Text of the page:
The Art of Storytelling: The Birth of a Nation

Essay by Merlin747College, UndergraduateB, April 2004

download word file, 2 pages 3.6

Downloaded 41 times

Griffith's film, "The Birth of a Nation," set the bar for what a narrative storyline should be in cinema, for his time period and today as well. During an era of short, silent films, which often only depicted a single circumstance or shallow plot, the film seemed to be the model for any story portrayed as an epic of events that spanned over many years and covered several events. While at the same time he showed the power of cinema as a propaganda tool and media for personal interest and ideology. However, above all his elaborate storyline can even be seen as a prerequisite for modern films, including Spike Lee's "Do The Right Thing."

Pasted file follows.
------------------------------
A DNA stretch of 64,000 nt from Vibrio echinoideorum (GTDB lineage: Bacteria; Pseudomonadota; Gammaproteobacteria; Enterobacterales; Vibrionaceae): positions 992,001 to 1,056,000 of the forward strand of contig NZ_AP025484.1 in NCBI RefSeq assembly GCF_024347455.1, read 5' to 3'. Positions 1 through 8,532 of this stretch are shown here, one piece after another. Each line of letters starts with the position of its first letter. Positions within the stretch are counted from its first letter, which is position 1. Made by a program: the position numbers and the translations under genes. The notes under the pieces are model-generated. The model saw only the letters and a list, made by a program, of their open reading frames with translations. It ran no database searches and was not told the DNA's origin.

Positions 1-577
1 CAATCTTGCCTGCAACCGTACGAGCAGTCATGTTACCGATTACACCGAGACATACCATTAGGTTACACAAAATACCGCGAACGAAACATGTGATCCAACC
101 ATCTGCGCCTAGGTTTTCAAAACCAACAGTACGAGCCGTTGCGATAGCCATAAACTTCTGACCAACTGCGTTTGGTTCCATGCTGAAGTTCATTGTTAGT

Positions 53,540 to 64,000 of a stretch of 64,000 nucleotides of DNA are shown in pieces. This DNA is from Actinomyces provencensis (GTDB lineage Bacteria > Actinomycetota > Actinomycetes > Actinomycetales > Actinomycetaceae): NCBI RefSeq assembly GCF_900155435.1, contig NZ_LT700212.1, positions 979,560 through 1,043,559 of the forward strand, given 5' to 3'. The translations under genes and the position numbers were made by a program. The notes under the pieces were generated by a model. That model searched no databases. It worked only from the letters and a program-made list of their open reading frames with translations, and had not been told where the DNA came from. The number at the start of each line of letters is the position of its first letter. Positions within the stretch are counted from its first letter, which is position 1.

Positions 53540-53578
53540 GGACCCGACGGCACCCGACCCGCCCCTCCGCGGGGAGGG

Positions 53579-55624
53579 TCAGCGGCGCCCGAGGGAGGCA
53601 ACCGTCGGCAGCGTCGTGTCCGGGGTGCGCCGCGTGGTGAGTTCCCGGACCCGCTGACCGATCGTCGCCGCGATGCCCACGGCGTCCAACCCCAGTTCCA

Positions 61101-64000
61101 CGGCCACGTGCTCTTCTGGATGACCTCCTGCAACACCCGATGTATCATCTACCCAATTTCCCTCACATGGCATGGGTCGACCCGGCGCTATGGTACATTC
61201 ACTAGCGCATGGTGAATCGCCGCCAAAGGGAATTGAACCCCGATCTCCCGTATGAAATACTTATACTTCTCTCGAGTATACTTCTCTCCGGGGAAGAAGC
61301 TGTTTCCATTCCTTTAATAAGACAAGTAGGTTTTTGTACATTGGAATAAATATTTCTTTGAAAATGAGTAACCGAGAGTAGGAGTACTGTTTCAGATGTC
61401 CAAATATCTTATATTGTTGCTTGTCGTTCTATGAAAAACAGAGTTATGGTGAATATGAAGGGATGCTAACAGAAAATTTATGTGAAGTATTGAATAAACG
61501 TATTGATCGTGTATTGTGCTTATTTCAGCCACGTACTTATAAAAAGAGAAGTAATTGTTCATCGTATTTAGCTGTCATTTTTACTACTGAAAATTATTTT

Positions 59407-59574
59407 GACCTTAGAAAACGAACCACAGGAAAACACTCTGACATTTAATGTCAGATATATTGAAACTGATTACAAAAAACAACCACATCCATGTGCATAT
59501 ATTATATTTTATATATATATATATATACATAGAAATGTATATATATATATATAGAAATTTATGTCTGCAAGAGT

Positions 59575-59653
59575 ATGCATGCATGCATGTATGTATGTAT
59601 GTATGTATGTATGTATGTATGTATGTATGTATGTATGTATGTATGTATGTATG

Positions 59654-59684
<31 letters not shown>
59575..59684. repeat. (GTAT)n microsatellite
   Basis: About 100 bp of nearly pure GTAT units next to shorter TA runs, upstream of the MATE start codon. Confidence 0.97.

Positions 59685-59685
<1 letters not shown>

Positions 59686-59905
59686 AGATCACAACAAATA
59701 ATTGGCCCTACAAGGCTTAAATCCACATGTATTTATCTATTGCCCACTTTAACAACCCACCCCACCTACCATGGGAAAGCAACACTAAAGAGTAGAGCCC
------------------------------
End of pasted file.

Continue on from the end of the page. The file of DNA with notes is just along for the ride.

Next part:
The most remarkable thing about Griffith's storyline is the amount of issues and span of time he covers in the picture. He starts with the early days of America in which he immediately displays his own views and recollection of slavery.

His depiction is laced with propaganda that mask the true role and quality of life slaves really endured in the early south. He moves on to other events involving slavery, including the Civil War, in which he pits friend against friend as he tries to instill the idea that the Emancipation Proclamation destroyed national kinship among whites. Later Griffith shows the development and role of the Ku Klux Klan, which he depicts as honorable warriors of white interest. The entire storyline as a whole acts as a powerful statement and tool of political propaganda that connects with his personal ideology. The elaborate story allows for the audience to be exposed to a multitude of racist and discriminatory ideas that are shrouded by inaccurate interpretations.

Spike Lee gives the audience a narrative centering on the ongoing struggle of blacks in America, while connecting...